Horizontal Stabiliser 08-11 to 08-12

These stages involved riveting the nose ribs into the skins, then riveting in the spar assembly. I know some very clever people have done all this solo, and I take my hat off to them! Tim helped out for several sessions with this, and we still found it hard to set all the rivets nicely.


Nose Ribs

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First job was to rivet in the nose ribs after dropping the skins into the little stands.

zL41U3LCTyGwvs5MOnzWBQ.jpgThe first rivets did not go well at all, and so we took a short break and tried to work out why they were being awkard. Other people have highlighted that any jointing compound on the rivet surfaces can make them skew slightly on setting if not perfectly aligned on the bucking bar. After wiping off excess compound the pesky things started to set much better.


Spar Assembly
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JC5 applied ready to drop the assembly into the skins.

StJzNhN0QGGdy7DCMMlnNgThen clecoed together ….


Lots of rivets
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We operated the gun at about 40 PSI, trying to get the job done without distorting the skins. Tim on the bucking bar, me on the gun. Some rivets awkard to access around the stringer areas. Using the Cleaveland Tungsten Bucking Bar, and the cheaper Footed Bucking Bar for the occassional awkard access rivet.


Skin Edges

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Whenever possible used the pneumatic squeezer to get the rivets around the edge of the skins. Just a few up these inside edges which needed the gun due to access issues.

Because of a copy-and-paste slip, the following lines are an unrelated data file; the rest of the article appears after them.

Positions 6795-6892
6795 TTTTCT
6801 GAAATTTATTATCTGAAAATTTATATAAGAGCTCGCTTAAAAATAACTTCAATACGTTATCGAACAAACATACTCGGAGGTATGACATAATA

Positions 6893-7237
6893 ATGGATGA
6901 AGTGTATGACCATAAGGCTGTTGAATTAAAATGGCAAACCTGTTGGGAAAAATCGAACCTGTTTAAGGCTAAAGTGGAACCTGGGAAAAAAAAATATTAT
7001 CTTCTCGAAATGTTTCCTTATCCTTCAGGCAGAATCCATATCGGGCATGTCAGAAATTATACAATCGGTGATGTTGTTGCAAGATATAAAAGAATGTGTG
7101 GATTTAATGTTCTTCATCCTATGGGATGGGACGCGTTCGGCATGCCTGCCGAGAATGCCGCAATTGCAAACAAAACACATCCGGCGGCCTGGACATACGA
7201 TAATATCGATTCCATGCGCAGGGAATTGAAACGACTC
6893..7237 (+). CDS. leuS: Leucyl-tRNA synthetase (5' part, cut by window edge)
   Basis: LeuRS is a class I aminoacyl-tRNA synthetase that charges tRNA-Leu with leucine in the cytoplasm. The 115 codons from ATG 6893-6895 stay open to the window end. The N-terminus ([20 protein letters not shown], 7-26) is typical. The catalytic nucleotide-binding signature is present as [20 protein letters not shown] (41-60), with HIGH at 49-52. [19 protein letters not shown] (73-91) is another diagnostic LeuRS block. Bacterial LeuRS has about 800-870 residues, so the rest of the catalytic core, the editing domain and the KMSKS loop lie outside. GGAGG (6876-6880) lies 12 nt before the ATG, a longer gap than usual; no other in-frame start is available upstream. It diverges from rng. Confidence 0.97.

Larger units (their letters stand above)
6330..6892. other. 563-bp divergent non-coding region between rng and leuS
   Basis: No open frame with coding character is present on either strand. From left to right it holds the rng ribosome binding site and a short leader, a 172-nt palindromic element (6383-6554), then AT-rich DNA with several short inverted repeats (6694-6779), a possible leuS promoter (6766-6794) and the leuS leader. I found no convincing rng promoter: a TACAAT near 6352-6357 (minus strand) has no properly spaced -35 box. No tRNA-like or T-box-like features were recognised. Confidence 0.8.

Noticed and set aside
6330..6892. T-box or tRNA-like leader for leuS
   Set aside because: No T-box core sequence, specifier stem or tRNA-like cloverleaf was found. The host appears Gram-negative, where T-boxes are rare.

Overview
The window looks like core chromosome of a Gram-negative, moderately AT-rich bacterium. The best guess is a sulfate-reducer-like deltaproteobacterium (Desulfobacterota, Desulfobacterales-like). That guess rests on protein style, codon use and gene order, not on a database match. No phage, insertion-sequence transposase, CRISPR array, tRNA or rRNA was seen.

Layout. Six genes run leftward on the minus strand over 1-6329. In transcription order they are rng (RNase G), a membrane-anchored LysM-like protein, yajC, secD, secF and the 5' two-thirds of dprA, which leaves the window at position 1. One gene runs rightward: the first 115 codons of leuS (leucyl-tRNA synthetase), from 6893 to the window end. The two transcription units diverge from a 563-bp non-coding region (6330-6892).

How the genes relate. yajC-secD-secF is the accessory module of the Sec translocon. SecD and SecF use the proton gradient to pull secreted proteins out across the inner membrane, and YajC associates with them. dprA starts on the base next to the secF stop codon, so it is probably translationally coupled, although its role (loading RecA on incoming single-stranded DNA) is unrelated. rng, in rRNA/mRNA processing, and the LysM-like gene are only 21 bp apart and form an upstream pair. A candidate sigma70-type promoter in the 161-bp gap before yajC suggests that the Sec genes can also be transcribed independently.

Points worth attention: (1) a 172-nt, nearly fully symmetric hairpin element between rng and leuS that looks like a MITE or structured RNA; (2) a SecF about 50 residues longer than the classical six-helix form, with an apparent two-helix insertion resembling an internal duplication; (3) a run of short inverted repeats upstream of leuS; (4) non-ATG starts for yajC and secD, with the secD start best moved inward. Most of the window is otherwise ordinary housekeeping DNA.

Rear Spar

yVXTZe+BTVmNZVR%jqTFlQRear spar ready to be dropped into the structure. Van’s make a big deal of checking the orientation! I feel very sorry for builders who have accidently riveted this spar in upside down. We double and triple checked this, couldn’t face a disaster!!

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Nearly Finished!

BUWPo3rkS16i%Pq%1HX%uAVan’s suggest that the rivets attaching the Front Spar Assembly Inside ribs to the inside Nose Ribs are left until last to improve access. So that’s what we did, but have run out of time. Hopefully a quick job next session.

2 Comments on "Horizontal Stabiliser 08-11 to 08-12"

  1. What is the “JC5” stuff you refer to in this post. I take it it is some kind of adhesive? Vans doesn’t call for it, do they? Would you use it again?
    Thanks
    Your blog is real convienent and helpful.
    (I’m priming my components too. Think it is a pain but the smart thing to to.)
    Frank Dressel
    Smithton IL

    • Hi Frank … “JC5A is a one-part, non-curing, corrosion inhibitive compound. It can be applied to removable fasteners and assemblies to prevent the ingress of moisture and to provide protection from galvanic corrosion. JC5A is paste-like in consistency, allowing for easy application by brush, roller or spatula.” … Here in the UK our build inspectors are keen to see metal aircraft constructed with as much corrosion protection as possible, and I was advised to use JC5A or Duralac. I’ve used JC5 throughout the construction to give the plane as much longevity and second hand value as possible here in the UK.

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